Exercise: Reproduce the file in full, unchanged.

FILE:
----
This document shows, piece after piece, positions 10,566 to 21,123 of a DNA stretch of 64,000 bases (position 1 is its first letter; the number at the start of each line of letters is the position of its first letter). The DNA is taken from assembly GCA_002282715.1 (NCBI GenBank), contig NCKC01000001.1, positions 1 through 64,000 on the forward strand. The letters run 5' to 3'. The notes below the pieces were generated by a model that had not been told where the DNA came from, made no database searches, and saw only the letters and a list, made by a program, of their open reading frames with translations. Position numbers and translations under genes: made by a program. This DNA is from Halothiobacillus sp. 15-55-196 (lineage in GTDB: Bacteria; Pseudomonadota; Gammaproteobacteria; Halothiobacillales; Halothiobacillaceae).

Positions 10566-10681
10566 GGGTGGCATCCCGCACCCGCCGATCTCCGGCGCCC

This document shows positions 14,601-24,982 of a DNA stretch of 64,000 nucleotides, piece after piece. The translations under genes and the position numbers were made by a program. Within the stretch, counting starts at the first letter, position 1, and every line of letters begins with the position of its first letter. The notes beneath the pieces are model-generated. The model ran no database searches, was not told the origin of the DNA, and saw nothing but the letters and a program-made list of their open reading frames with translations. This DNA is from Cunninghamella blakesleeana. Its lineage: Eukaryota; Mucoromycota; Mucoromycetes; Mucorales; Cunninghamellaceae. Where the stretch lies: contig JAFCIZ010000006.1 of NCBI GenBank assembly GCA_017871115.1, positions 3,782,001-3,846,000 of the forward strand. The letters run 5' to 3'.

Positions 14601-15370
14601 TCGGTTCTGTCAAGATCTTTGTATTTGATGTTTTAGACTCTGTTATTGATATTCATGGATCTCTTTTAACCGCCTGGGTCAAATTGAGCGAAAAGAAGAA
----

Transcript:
This document shows, piece after piece, positions 10,566 to 21,123 of a DNA stretch of 64,000 bases (position 1 is its first letter; the number at the start of each line of letters is the position of its first letter). The DNA is taken from assembly GCA_002282715.1 (NCBI GenBank), contig NCKC01000001.1, positions 1 through 64,000 on the forward strand. The letters run 5' to 3'. The notes below the pieces were generated by a model that had not been told where the DNA came from, made no database searches, and saw only the letters and a list, made by a program, of their open reading frames with translations. Position numbers and translations under genes: made by a program. This DNA is from Halothiobacillus sp. 15-55-196 (lineage in GTDB: Bacteria; Pseudomonadota; Gammaproteobacteria; Halothiobacillales; Halothiobacillaceae).

Positions 10566-10681
10566 GGGTGGCATCCCGCACCCGCCGATCTCCGGCGCCC

This document shows positions 14,601-24,982 of a DNA stretch of 64,000 nucleotides, piece after piece. The translations under genes and the position numbers were made by a program. Within the stretch, counting starts at the first letter, position 1, and every line of letters begins with the position of its first letter. The notes beneath the pieces are model-generated. The model ran no database searches, was not told the origin of the DNA, and saw nothing but the letters and a program-made list of their open reading frames with translations. This DNA is from Cunninghamella blakesleeana. Its lineage: Eukaryota; Mucoromycota; Mucoromycetes; Mucorales; Cunninghamellaceae. Where the stretch lies: contig JAFCIZ010000006.1 of NCBI GenBank assembly GCA_017871115.1, positions 3,782,001-3,846,000 of the forward strand. The letters run 5' to 3'.

Positions 14601-15370
14601 TCGGTTCTGTCAAGATCTTTGTATTTGATGTTTTAGACTCTGTTATTGATATTCATGGATCTCTTTTAACCGCCTGGGTCAAATTGAGCGAAAAGAAGAA